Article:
Each month the Digital Scholarship Lab highlights a campus colleague who is working on a digital humanities project. 
Hi Paul, Thanks for being our first feature interview! What degree are you pursuing and what are your research interests? 

I’m currently a Master’s student in the Department of the History of Science, Technology, and Medicine. My thesis work investigates the effects of Green Revolution agricultural technologies and policies on indigenous and campesino/a Mexican farmers and seeks to understand the relationship between development/aid programs devised and executed by Euroamerican institutions and neocolonialism, and considers technoscientific development initiatives as epistemic colonialism. My general research interests include alternatives in sustainable agriculture, their methodologies, and their pre-industrial or indigenous origins; digital humanities and data visualization; and the democratization of information production and consumption.

What is your position at OU Libraries? Give us a glimpse of what you do.  

I’m currently the graduate research assistant  in the Digital Scholarship Lab. I’m an incorrigible dabbler. I’ve given/continue to give workshops and consultations, both with classes and individuals, on introductory data management and visualization with Tableau, geospatial storytelling with ArcGIS Story Maps, network analytics with NodeXL and Gephi, web presence with WordPress, content management with Omeka, and data visualization with D3js. So a lot of the fluffy, (hopefully) pretty stuff.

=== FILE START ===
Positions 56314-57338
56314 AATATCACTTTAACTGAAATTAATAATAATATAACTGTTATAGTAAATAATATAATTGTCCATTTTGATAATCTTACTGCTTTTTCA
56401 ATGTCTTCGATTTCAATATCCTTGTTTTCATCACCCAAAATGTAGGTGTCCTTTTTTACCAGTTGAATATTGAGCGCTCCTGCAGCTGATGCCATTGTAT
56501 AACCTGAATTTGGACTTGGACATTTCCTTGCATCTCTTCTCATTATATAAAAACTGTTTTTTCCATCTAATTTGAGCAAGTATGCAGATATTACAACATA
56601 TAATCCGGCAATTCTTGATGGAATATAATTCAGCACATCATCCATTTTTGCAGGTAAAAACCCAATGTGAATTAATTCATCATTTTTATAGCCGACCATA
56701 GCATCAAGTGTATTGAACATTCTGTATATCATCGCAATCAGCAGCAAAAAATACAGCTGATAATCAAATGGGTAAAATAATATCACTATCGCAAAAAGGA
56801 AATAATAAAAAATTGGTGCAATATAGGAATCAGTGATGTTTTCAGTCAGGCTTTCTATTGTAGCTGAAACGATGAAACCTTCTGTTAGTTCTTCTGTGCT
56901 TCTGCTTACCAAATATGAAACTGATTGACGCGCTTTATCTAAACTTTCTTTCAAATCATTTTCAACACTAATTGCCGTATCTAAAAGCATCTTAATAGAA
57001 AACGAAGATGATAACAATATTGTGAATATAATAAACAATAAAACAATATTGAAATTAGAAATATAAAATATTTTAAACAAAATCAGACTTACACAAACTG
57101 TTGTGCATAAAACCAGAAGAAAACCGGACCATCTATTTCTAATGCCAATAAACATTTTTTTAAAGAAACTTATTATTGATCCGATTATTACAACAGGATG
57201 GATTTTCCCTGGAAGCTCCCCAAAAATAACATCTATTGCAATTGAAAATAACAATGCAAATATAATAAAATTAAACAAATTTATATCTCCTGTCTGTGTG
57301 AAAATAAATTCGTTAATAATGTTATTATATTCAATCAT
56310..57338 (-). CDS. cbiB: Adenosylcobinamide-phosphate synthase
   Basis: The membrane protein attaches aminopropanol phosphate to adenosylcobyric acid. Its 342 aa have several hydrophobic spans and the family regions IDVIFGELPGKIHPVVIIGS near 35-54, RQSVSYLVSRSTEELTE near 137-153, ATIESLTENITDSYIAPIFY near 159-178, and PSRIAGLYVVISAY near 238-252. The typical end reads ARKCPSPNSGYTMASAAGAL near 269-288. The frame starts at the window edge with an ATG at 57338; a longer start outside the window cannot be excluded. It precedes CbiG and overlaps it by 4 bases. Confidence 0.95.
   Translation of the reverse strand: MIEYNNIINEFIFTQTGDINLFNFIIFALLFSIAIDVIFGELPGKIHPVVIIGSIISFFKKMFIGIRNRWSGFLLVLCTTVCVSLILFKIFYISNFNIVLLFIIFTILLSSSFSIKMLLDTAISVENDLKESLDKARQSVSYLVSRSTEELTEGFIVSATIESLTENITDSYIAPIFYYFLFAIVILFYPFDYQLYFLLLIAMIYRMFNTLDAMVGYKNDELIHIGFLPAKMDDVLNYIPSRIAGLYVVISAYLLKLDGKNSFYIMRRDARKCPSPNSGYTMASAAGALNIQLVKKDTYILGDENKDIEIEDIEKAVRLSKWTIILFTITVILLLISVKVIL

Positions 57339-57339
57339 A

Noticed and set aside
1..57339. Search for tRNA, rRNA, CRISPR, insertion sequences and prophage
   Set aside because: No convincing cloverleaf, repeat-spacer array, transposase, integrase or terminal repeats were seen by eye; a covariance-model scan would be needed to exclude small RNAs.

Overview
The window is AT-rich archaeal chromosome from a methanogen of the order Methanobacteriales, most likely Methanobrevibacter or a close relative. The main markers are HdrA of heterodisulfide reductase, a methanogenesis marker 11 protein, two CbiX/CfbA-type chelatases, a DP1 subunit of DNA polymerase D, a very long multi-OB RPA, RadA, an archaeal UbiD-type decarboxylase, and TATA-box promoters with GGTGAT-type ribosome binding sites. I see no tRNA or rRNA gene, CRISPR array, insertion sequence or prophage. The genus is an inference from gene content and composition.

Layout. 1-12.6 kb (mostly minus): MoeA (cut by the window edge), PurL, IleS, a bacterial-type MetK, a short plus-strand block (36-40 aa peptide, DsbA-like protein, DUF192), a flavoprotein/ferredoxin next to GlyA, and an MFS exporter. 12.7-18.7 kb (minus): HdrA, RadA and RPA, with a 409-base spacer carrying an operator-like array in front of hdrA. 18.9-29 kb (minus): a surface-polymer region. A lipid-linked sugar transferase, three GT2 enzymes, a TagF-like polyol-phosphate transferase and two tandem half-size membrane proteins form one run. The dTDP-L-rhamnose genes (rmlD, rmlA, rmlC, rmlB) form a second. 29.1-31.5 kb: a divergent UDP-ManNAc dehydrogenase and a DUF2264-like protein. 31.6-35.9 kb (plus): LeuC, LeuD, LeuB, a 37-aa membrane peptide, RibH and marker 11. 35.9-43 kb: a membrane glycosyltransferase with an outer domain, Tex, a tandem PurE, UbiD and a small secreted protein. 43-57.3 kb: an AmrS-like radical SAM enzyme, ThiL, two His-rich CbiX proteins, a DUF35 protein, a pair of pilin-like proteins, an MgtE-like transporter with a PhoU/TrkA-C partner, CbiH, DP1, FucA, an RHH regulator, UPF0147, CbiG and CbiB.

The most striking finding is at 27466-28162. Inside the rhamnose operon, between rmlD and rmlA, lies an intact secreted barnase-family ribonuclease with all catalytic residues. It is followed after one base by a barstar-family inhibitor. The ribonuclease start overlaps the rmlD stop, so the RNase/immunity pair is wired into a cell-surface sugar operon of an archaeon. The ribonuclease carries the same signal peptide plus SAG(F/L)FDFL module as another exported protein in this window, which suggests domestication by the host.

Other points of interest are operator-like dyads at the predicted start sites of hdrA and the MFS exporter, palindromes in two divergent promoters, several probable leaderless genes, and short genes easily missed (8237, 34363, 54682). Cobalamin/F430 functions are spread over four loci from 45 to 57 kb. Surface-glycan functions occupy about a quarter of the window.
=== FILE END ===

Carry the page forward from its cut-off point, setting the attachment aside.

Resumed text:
My current project in the DSL is to build a socio-spatial map of the digital scholarship network at OU using the D3 javascript library. This project combines email metadata analysis, matrix algebra, html5/svg graphing packages, and D3js. I hope (re)model the university research library as a decentralized aggregation of knowledge producers/consumers/translators, rather than as a building with rooms with books.

What have you learned about digital scholarship through your studies and GA-ship? 

Ohmygodlots: All of the things listed above, I couldn’t do before Sarah Clayton and Tara Carlisle taught them to me/encouraged me to learn them/teach them. I’ve also been a student in Digital Humanities classes at OU for several years now. A common overly-intellectualized talking-point-quagmire for people doing/studying digital humanities/scholarship is “what is digital humanities/scholarship?” — yes we’re still at that point — I have learned that we don’t know, or we enjoy discussing it too much to attempt resolution. I have learned, like Supreme Court Justice Potter Stewart of what constitutes lewd imagery, that I know digital scholarship when I see it; and now, thanks to Tara and Sarah, I know it when I do it and help others do it too.

Leave a comment

Your email address will not be published. Required fields are marked *

css.php